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Microwth - automated microgreen farm

Microwth enables you to grow your own soilless microgreens indoors to add to your meals

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The Microwth is a soilless indoor microgreen farm with build-in lighting and watering pump, the user interface provides an easy way to set a custom watering and lighting cycle - or you could use the default values to grow your greens.

The goal is to create an open source platform to easily grow microgreens with a continuous harvesting cycle without too much intervention. To reach this goal I will test different lighting solutions, create multiple designs with different materials and optimize the growing cycle.

What are Microgreens?

Microgreens are young vegetables with a high nutritional value and a great color and flavor profile. They are often seen as luxury food because they have a short shelve live and should be served fresh. That's why they are generally served in restaurants or shipped in containers without harvesting them.

What does Microwth do?

Microwth will help you grown these microgreens in your own house in an automated way. There's a pump installed to keep the grow medium moist, lighting to provide enough light to grow them as quick as possible, and an user interface with internet connectivity to create custom grow cycles with notifications when there are any actions you need to take.

Microwth construction

Electronics

The unit is powered by the DC barrel jack on the back of the device that can be turned of with the switch next to it, all outputs are 12V and the logic voltage is 3.3V

Interfacing

The Microwth uses a custom controller on the front of the frame. This controller has a I2C oled and 4 navigation buttons to show sensor data, the current time, and to locally edit the settings. These functions are controlled by an ESP12 to be able to add wireless capabilities in the future.

The DS3231 is used to keep time and ensures that the controller is fully functional without an internet connection to check the timing of the outputs.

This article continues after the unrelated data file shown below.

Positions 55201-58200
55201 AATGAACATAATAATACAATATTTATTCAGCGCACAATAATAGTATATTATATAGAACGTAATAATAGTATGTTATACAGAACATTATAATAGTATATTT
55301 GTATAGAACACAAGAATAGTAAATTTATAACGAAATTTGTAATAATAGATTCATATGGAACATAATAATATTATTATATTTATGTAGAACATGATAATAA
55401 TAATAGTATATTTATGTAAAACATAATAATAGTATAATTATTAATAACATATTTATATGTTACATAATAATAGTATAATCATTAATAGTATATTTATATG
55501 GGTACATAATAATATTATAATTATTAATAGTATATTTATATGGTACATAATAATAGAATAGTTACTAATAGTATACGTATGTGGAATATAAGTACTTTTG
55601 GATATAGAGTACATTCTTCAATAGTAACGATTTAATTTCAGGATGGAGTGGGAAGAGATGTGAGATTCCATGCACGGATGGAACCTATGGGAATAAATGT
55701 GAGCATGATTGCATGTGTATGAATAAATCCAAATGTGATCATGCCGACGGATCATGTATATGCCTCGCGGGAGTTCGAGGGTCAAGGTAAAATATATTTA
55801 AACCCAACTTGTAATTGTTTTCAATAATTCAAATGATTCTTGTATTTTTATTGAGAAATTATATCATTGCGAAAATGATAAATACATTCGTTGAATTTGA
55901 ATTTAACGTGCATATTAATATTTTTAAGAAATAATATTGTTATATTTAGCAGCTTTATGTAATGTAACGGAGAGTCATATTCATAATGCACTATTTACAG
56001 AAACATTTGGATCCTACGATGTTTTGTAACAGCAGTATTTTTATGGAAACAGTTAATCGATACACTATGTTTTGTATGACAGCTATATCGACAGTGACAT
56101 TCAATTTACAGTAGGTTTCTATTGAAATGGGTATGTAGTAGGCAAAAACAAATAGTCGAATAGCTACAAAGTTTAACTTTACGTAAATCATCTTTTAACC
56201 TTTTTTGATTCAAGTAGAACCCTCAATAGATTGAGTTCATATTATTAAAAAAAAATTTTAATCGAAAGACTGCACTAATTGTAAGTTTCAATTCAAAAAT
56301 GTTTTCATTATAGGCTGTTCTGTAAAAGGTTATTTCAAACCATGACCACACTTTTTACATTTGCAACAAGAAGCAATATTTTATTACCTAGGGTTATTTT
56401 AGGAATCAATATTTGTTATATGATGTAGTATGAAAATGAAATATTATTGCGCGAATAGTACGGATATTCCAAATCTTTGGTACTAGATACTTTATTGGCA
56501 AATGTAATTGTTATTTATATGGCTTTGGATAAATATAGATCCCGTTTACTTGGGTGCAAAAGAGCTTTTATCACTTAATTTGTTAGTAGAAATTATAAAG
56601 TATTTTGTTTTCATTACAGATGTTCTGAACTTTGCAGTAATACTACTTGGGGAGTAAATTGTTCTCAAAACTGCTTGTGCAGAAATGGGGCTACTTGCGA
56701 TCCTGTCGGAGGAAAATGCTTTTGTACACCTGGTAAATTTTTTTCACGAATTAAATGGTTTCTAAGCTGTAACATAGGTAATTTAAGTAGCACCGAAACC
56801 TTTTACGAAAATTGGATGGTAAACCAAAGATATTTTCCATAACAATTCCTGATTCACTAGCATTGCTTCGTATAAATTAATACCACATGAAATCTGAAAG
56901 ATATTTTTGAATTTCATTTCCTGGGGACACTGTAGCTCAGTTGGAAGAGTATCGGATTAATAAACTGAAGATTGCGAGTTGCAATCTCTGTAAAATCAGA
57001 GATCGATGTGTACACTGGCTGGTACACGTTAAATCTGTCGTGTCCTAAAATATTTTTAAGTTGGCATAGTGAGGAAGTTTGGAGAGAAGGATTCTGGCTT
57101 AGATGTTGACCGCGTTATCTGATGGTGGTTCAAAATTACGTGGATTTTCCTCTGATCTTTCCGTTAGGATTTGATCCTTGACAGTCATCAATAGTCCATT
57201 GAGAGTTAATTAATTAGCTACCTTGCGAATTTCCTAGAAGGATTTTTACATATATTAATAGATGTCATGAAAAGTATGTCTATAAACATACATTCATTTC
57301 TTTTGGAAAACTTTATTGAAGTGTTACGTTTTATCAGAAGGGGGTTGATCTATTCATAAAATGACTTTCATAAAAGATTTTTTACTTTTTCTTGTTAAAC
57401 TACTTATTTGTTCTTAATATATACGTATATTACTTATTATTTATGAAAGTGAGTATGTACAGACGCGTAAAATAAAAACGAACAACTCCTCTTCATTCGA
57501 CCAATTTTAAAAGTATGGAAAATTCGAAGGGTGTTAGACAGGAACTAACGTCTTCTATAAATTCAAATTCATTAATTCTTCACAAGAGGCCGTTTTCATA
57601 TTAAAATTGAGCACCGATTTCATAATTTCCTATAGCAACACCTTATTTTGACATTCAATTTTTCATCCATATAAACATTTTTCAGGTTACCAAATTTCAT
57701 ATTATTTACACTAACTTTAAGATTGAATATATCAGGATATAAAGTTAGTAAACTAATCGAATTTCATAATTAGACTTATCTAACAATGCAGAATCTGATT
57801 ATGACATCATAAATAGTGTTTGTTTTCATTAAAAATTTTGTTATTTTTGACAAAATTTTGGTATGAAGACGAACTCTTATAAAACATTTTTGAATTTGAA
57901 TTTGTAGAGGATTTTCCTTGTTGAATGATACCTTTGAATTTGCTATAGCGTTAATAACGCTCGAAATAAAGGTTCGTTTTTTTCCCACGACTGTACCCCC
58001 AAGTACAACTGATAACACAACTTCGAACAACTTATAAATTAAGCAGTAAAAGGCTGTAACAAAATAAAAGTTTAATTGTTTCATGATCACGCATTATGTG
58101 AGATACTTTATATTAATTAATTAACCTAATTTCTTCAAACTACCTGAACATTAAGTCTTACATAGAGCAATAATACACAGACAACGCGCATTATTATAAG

There's also an I2C and mosfet output, the I2C is used to expand the functionality of the controller while the mosfet is used to control the lights.

Pump control

The I2C interface is also used to connect the pump controller based on PCA9536, this IC has 4 outputs so these are all wired up to a mosfet to possibly control 4 pumps.

Pump

The current design uses a peristaltic pump with a 3x5mm tubing connection and that could approximately pump 90 ml/min at 12V.

Lights

The best lighting options are currently being explored but they will most certainly be assembled in a light unit with passive cooling that is easily mountable.

  • Log #2: Sofware and pump update

    brama day ago 0 comments

    Software changes

    Centered time

    The software now includes a setup to start a growth, this settings goes through the lighting and pump settings. I couldn't quite decide which settings would be best for the pump so I've implemented an interval timer that turns the pump on for a set amount of time.

    This new code version (available on Github) has been cleaned up and the interface is easier to use due to a less nested interface. I've also centered all the text on the display.

    Next up will be adding the pump output over I2C and adding labels in the grow setup.

    Pump and barb

    3D printed tee barb

    I have ordered some tee barbs to split the pump output to all the trays, but since these aren't in yet I will be using a 3D printed barb it's a bit leaky but that's something some epoxy will fix :) I am also waiting the the PCA9536 but I expect these sooner then the barbs so I will just be waiting on them. In the meantime I've been testing the pump to see what happens when you split the pump output. The first results show a 25% difference between the two output, this is pretty significant so I will try using a barb design more like the ones I've ordered to see if that makes any difference.